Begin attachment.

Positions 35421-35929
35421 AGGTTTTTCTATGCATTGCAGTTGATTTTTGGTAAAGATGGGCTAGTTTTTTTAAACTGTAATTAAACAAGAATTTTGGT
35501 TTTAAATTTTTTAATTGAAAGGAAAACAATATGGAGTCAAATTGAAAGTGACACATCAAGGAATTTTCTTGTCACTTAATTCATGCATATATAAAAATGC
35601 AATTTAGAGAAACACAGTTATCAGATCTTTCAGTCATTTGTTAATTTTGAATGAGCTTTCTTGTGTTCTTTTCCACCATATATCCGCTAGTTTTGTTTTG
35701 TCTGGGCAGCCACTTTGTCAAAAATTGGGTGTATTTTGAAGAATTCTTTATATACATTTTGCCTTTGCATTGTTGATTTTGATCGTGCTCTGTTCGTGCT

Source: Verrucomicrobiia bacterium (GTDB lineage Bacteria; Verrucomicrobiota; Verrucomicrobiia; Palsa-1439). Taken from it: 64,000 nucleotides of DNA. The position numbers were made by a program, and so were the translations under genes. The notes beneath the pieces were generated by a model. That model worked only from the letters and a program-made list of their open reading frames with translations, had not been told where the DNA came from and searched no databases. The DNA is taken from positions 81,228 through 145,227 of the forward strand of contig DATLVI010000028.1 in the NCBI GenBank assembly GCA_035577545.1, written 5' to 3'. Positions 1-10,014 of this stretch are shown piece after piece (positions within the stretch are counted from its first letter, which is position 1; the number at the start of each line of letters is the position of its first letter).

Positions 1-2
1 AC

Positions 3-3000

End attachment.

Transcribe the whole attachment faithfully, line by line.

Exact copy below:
Positions 35421-35929
35421 AGGTTTTTCTATGCATTGCAGTTGATTTTTGGTAAAGATGGGCTAGTTTTTTTAAACTGTAATTAAACAAGAATTTTGGT
35501 TTTAAATTTTTTAATTGAAAGGAAAACAATATGGAGTCAAATTGAAAGTGACACATCAAGGAATTTTCTTGTCACTTAATTCATGCATATATAAAAATGC
35601 AATTTAGAGAAACACAGTTATCAGATCTTTCAGTCATTTGTTAATTTTGAATGAGCTTTCTTGTGTTCTTTTCCACCATATATCCGCTAGTTTTGTTTTG
35701 TCTGGGCAGCCACTTTGTCAAAAATTGGGTGTATTTTGAAGAATTCTTTATATACATTTTGCCTTTGCATTGTTGATTTTGATCGTGCTCTGTTCGTGCT

Source: Verrucomicrobiia bacterium (GTDB lineage Bacteria; Verrucomicrobiota; Verrucomicrobiia; Palsa-1439). Taken from it: 64,000 nucleotides of DNA. The position numbers were made by a program, and so were the translations under genes. The notes beneath the pieces were generated by a model. That model worked only from the letters and a program-made list of their open reading frames with translations, had not been told where the DNA came from and searched no databases. The DNA is taken from positions 81,228 through 145,227 of the forward strand of contig DATLVI010000028.1 in the NCBI GenBank assembly GCA_035577545.1, written 5' to 3'. Positions 1-10,014 of this stretch are shown piece after piece (positions within the stretch are counted from its first letter, which is position 1; the number at the start of each line of letters is the position of its first letter).

Positions 1-2
1 AC

Positions 3-3000